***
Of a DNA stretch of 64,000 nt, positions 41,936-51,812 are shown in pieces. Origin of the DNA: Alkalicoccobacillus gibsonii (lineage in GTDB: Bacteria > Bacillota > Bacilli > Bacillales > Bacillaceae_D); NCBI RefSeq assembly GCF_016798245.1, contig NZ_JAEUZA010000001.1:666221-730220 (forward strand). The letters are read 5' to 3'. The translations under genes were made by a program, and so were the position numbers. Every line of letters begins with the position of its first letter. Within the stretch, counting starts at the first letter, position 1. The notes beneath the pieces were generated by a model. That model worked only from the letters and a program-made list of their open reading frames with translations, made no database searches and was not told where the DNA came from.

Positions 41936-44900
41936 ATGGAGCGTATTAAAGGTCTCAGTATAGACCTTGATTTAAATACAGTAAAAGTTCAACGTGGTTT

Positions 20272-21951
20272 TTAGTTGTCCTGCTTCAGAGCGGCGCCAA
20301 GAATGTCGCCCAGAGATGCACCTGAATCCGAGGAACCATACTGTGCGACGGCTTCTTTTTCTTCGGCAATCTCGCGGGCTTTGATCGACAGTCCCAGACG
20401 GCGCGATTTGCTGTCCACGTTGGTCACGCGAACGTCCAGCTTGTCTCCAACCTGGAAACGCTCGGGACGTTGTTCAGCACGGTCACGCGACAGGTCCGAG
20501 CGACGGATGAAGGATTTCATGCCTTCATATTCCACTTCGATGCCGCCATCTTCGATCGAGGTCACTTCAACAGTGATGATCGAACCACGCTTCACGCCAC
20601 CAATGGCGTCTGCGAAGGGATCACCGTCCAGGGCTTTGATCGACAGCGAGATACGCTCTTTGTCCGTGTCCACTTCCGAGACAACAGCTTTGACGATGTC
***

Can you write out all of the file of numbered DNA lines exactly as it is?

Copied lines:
Of a DNA stretch of 64,000 nt, positions 41,936-51,812 are shown in pieces. Origin of the DNA: Alkalicoccobacillus gibsonii (lineage in GTDB: Bacteria > Bacillota > Bacilli > Bacillales > Bacillaceae_D); NCBI RefSeq assembly GCF_016798245.1, contig NZ_JAEUZA010000001.1:666221-730220 (forward strand). The letters are read 5' to 3'. The translations under genes were made by a program, and so were the position numbers. Every line of letters begins with the position of its first letter. Within the stretch, counting starts at the first letter, position 1. The notes beneath the pieces were generated by a model. That model worked only from the letters and a program-made list of their open reading frames with translations, made no database searches and was not told where the DNA came from.

Positions 41936-44900
41936 ATGGAGCGTATTAAAGGTCTCAGTATAGACCTTGATTTAAATACAGTAAAAGTTCAACGTGGTTT

Positions 20272-21951
20272 TTAGTTGTCCTGCTTCAGAGCGGCGCCAA
20301 GAATGTCGCCCAGAGATGCACCTGAATCCGAGGAACCATACTGTGCGACGGCTTCTTTTTCTTCGGCAATCTCGCGGGCTTTGATCGACAGTCCCAGACG
20401 GCGCGATTTGCTGTCCACGTTGGTCACGCGAACGTCCAGCTTGTCTCCAACCTGGAAACGCTCGGGACGTTGTTCAGCACGGTCACGCGACAGGTCCGAG
20501 CGACGGATGAAGGATTTCATGCCTTCATATTCCACTTCGATGCCGCCATCTTCGATCGAGGTCACTTCAACAGTGATGATCGAACCACGCTTCACGCCAC
20601 CAATGGCGTCTGCGAAGGGATCACCGTCCAGGGCTTTGATCGACAGCGAGATACGCTCTTTGTCCGTGTCCACTTCCGAGACAACAGCTTTGACGATGTC